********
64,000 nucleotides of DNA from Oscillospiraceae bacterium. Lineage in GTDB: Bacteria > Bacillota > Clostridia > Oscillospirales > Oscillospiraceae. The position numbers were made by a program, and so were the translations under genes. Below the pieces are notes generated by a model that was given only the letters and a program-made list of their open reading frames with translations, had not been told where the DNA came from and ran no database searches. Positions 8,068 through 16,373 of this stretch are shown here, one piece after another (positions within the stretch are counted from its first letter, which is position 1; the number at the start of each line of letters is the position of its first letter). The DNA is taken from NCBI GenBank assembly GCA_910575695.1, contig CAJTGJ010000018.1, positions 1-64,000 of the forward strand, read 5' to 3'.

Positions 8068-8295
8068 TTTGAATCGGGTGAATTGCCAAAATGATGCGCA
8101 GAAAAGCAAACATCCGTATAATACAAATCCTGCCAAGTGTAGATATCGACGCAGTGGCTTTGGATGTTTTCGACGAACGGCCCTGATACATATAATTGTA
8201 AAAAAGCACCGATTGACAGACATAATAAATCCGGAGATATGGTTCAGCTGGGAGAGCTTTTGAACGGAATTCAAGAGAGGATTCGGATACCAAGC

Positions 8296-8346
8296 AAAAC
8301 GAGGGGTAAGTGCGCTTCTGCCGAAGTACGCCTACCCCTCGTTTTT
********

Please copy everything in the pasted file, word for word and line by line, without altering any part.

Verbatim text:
64,000 nucleotides of DNA from Oscillospiraceae bacterium. Lineage in GTDB: Bacteria > Bacillota > Clostridia > Oscillospirales > Oscillospiraceae. The position numbers were made by a program, and so were the translations under genes. Below the pieces are notes generated by a model that was given only the letters and a program-made list of their open reading frames with translations, had not been told where the DNA came from and ran no database searches. Positions 8,068 through 16,373 of this stretch are shown here, one piece after another (positions within the stretch are counted from its first letter, which is position 1; the number at the start of each line of letters is the position of its first letter). The DNA is taken from NCBI GenBank assembly GCA_910575695.1, contig CAJTGJ010000018.1, positions 1-64,000 of the forward strand, read 5' to 3'.

Positions 8068-8295
8068 TTTGAATCGGGTGAATTGCCAAAATGATGCGCA
8101 GAAAAGCAAACATCCGTATAATACAAATCCTGCCAAGTGTAGATATCGACGCAGTGGCTTTGGATGTTTTCGACGAACGGCCCTGATACATATAATTGTA
8201 AAAAAGCACCGATTGACAGACATAATAAATCCGGAGATATGGTTCAGCTGGGAGAGCTTTTGAACGGAATTCAAGAGAGGATTCGGATACCAAGC

Positions 8296-8346
8296 AAAAC
8301 GAGGGGTAAGTGCGCTTCTGCCGAAGTACGCCTACCCCTCGTTTTT